Health & Science

EPA to regulate air pollution from gas drilling

The Environmental Protection Agency announced new rules to control air pollution from natural gas wells, including wells that have been fracked. KUHF Health and Science reporter Carrie Feibel has the details.

Gas drilling and production involve a lot of steps, and during many of those steps, toxic gases are released into the air.

Some of the gases form ozone, and some of them, like benzene, can cause cancer.

The new EPA rules will require gas drillers to grab those gases before they leak away, or to burn them off, a technique known as flaring.

Gina McCarthy is an assistant administrator at the EPA:

“The steps we’re taking today are designed to support responsible production of domestic oil and natural gas, they reduce harmful air pollution, they improve air quality, they protect the public and they do it in a way that more than pays for itself.”

Texas has the most active gas wells in the country, with active drilling concentrated in the Eagle Ford shale in south Texas and the Barnett Shale near Forth Worth.

Starting in 2015, gas drillers nationwide will no longer have the flaring option; they’ll have to install the capturing equipment.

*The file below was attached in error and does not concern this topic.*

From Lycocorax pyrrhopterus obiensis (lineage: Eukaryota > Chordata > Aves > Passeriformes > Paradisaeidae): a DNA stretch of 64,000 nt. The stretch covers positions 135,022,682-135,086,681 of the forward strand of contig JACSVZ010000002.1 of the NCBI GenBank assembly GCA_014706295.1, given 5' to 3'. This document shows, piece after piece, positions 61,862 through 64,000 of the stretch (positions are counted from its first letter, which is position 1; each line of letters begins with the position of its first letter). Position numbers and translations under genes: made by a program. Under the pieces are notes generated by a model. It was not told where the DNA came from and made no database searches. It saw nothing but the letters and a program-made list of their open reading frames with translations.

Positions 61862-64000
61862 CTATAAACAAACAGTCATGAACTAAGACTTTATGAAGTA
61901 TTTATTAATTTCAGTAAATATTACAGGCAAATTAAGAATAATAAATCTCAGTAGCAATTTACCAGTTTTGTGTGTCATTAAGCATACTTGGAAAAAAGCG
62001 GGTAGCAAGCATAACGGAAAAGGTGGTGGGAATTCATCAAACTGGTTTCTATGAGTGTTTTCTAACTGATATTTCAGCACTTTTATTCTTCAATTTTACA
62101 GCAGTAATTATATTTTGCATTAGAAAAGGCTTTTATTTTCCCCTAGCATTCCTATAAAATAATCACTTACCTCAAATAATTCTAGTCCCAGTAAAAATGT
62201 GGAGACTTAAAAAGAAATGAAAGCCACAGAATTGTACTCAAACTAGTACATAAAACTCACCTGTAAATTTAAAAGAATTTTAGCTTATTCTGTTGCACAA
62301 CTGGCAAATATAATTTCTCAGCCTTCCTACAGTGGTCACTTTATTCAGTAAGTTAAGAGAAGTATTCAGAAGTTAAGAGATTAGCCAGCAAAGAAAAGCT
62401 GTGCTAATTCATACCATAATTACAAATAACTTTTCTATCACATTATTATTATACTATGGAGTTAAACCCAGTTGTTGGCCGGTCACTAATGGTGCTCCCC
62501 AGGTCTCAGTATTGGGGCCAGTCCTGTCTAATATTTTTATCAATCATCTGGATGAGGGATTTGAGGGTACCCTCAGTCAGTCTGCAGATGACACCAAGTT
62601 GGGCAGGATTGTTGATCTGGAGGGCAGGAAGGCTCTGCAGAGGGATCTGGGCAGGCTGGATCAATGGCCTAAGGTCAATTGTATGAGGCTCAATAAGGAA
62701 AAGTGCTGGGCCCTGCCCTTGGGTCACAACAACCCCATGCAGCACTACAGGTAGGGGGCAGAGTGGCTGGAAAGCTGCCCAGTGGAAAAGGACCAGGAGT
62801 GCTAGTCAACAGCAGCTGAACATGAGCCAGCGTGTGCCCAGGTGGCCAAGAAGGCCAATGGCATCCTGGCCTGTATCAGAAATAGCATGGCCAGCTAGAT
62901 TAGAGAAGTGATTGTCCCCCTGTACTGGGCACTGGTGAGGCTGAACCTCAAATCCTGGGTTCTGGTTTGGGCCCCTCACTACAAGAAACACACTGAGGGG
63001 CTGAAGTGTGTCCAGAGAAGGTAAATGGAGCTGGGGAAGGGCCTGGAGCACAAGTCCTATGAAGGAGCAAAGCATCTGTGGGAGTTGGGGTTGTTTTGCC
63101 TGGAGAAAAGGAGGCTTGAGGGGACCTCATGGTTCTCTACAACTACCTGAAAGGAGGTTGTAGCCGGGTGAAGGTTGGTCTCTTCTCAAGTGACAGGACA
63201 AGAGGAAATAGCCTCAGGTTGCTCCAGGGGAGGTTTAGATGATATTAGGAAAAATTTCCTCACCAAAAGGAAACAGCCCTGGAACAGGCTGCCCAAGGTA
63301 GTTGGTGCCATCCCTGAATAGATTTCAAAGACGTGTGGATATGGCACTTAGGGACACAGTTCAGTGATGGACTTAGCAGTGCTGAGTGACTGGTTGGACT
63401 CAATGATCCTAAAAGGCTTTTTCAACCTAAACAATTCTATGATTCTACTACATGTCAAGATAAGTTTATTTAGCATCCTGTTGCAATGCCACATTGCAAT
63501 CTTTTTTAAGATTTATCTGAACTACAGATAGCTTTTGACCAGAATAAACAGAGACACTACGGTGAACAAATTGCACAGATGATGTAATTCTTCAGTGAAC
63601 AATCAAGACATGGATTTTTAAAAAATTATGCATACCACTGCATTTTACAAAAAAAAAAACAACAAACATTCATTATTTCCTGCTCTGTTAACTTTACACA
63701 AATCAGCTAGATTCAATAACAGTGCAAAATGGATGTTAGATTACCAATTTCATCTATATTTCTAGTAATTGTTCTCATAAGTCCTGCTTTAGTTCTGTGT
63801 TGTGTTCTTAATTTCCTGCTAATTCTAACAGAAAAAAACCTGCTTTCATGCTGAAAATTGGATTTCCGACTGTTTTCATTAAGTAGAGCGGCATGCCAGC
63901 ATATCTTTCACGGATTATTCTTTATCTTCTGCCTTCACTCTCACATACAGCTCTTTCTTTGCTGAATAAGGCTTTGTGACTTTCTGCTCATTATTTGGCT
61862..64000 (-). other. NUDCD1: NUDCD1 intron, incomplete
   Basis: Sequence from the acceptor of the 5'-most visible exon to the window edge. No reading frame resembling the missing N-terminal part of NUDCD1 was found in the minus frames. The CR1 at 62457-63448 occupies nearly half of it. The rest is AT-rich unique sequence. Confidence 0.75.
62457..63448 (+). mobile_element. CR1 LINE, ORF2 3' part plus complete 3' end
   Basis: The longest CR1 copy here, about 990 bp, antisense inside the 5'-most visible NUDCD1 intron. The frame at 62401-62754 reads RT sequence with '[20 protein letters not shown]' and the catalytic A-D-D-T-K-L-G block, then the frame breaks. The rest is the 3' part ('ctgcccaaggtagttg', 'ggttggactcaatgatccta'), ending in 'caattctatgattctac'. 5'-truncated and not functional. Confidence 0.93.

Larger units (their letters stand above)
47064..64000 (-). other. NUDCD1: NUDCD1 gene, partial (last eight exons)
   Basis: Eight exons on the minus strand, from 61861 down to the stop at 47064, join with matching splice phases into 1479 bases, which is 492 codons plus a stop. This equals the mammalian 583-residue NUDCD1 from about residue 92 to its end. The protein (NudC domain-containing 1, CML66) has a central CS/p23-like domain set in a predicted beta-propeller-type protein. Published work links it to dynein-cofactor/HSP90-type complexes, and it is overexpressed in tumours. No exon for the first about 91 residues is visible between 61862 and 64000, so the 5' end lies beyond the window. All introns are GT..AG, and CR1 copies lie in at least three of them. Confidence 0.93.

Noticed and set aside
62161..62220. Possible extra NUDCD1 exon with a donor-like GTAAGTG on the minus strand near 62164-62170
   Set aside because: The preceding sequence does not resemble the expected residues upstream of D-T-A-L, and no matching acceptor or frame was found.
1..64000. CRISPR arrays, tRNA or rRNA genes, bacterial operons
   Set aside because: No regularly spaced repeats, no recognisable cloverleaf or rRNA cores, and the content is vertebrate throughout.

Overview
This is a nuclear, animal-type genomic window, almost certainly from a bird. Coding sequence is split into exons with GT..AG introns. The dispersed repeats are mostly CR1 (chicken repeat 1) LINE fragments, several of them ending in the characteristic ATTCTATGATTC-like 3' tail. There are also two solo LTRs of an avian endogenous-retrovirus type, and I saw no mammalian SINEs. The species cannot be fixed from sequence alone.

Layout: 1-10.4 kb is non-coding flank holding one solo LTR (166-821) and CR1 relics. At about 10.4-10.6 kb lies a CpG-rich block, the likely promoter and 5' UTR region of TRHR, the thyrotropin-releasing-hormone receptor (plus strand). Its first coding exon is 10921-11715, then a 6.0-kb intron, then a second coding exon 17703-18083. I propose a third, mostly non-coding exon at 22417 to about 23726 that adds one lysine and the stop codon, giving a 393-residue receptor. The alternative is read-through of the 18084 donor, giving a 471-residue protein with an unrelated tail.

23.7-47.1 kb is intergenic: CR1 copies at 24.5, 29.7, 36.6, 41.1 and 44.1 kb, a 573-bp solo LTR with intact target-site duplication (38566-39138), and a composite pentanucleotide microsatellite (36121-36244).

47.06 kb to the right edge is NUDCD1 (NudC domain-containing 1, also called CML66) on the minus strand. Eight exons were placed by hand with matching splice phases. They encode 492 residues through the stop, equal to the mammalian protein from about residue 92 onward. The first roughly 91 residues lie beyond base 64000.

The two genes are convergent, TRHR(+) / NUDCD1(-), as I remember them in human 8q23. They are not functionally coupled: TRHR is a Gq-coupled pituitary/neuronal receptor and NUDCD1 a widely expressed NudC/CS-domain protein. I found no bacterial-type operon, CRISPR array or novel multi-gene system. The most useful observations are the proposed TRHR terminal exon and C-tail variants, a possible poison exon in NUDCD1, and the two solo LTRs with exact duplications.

McCarthy said the extra few years will give the industry time to phase in the required controls:

“There does need to be a period of time for equipment to be manufactured, distributed, training to be done and conducted, and we believe that reasonable period of time will end on Jan. 1, 2015.”

Some environmentalists had criticized the phase-in period, but McCarthy says many drillers will go ahead and voluntarily install the equipment early.

That’s because the captured gases can be sold, and the costs of the equipment recovered in as little as 60 days.

Congressman Pete Olson of Sugar Land released a statement criticizing the new rules, saying the regulation should have been left to the states.

From the KUHF Health and Science Desk, I’m Carrie Feibel.


Carrie Feibel

Carrie Feibel

Health and Science Reporter

Carrie Feibel is the health and science reporter. Her reporting frequently appears on national NPR shows like Morning Edition and All Things Considered. Before coming to Houston Public Media, Feibel spent ten years as an award-winning newspaper reporter. She has worked at the Houston Chronicle, the Associated Press, and two...

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